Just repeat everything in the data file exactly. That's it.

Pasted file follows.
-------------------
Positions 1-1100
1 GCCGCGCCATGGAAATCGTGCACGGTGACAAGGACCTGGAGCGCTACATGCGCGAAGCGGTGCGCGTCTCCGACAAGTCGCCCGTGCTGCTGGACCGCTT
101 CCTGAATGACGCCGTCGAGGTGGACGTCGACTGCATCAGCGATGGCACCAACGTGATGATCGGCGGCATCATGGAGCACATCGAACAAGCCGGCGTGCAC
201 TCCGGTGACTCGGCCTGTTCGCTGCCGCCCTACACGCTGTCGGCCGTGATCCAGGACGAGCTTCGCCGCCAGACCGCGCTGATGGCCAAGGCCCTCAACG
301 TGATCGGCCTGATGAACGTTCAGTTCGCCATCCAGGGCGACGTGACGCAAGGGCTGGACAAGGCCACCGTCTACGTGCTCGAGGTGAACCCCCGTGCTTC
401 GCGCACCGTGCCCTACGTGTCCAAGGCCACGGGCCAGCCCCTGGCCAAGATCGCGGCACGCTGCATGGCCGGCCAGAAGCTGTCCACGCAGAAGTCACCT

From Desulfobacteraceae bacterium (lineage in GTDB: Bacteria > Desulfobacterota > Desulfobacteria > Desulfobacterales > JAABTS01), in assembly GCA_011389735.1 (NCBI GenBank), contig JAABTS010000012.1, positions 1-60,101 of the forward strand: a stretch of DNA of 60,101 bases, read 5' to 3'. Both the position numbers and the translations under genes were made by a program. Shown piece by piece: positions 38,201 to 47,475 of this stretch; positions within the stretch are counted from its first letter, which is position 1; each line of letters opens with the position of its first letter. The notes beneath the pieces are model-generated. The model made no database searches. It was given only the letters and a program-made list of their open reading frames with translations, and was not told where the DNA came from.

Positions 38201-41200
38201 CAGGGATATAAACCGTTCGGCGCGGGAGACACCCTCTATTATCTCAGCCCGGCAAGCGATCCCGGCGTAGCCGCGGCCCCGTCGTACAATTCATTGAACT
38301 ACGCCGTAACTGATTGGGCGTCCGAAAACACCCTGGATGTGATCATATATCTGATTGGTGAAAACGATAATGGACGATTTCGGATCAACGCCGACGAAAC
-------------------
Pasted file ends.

Positions 1-1100
1 GCCGCGCCATGGAAATCGTGCACGGTGACAAGGACCTGGAGCGCTACATGCGCGAAGCGGTGCGCGTCTCCGACAAGTCGCCCGTGCTGCTGGACCGCTT
101 CCTGAATGACGCCGTCGAGGTGGACGTCGACTGCATCAGCGATGGCACCAACGTGATGATCGGCGGCATCATGGAGCACATCGAACAAGCCGGCGTGCAC
201 TCCGGTGACTCGGCCTGTTCGCTGCCGCCCTACACGCTGTCGGCCGTGATCCAGGACGAGCTTCGCCGCCAGACCGCGCTGATGGCCAAGGCCCTCAACG
301 TGATCGGCCTGATGAACGTTCAGTTCGCCATCCAGGGCGACGTGACGCAAGGGCTGGACAAGGCCACCGTCTACGTGCTCGAGGTGAACCCCCGTGCTTC
401 GCGCACCGTGCCCTACGTGTCCAAGGCCACGGGCCAGCCCCTGGCCAAGATCGCGGCACGCTGCATGGCCGGCCAGAAGCTGTCCACGCAGAAGTCACCT

From Desulfobacteraceae bacterium (lineage in GTDB: Bacteria > Desulfobacterota > Desulfobacteria > Desulfobacterales > JAABTS01), in assembly GCA_011389735.1 (NCBI GenBank), contig JAABTS010000012.1, positions 1-60,101 of the forward strand: a stretch of DNA of 60,101 bases, read 5' to 3'. Both the position numbers and the translations under genes were made by a program. Shown piece by piece: positions 38,201 to 47,475 of this stretch; positions within the stretch are counted from its first letter, which is position 1; each line of letters opens with the position of its first letter. The notes beneath the pieces are model-generated. The model made no database searches. It was given only the letters and a program-made list of their open reading frames with translations, and was not told where the DNA came from.

Positions 38201-41200
38201 CAGGGATATAAACCGTTCGGCGCGGGAGACACCCTCTATTATCTCAGCCCGGCAAGCGATCCCGGCGTAGCCGCGGCCCCGTCGTACAATTCATTGAACT
38301 ACGCCGTAACTGATTGGGCGTCCGAAAACACCCTGGATGTGATCATATATCTGATTGGTGAAAACGATAATGGACGATTTCGGATCAACGCCGACGAAAC